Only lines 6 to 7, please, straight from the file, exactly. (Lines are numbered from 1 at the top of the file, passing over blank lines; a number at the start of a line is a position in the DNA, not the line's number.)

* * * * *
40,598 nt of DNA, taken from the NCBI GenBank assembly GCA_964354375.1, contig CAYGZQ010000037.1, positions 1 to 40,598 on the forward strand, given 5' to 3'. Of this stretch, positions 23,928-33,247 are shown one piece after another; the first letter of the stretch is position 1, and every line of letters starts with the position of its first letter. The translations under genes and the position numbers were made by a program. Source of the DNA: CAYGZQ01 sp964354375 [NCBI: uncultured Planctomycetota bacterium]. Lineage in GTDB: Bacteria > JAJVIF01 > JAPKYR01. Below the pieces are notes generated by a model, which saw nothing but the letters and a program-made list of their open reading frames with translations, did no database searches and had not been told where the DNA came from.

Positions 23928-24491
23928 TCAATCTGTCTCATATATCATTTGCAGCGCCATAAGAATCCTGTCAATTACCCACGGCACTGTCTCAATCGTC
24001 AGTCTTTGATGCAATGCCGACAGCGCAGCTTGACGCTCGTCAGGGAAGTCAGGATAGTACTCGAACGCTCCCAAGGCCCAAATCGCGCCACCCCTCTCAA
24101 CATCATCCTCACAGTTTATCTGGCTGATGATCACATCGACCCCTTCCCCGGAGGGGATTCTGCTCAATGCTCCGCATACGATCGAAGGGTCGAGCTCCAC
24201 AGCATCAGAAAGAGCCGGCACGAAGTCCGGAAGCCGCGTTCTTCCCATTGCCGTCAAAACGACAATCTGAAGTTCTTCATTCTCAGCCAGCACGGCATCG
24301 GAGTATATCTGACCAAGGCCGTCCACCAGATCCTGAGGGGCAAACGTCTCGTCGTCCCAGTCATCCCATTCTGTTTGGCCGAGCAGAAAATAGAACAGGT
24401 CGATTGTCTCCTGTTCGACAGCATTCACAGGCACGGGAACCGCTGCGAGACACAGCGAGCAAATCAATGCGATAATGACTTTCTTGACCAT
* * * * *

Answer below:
24201 AGCATCAGAAAGAGCCGGCACGAAGTCCGGAAGCCGCGTTCTTCCCATTGCCGTCAAAACGACAATCTGAAGTTCTTCATTCTCAGCCAGCACGGCATCG
24301 GAGTATATCTGACCAAGGCCGTCCACCAGATCCTGAGGGGCAAACGTCTCGTCGTCCCAGTCATCCCATTCTGTTTGGCCGAGCAGAAAATAGAACAGGT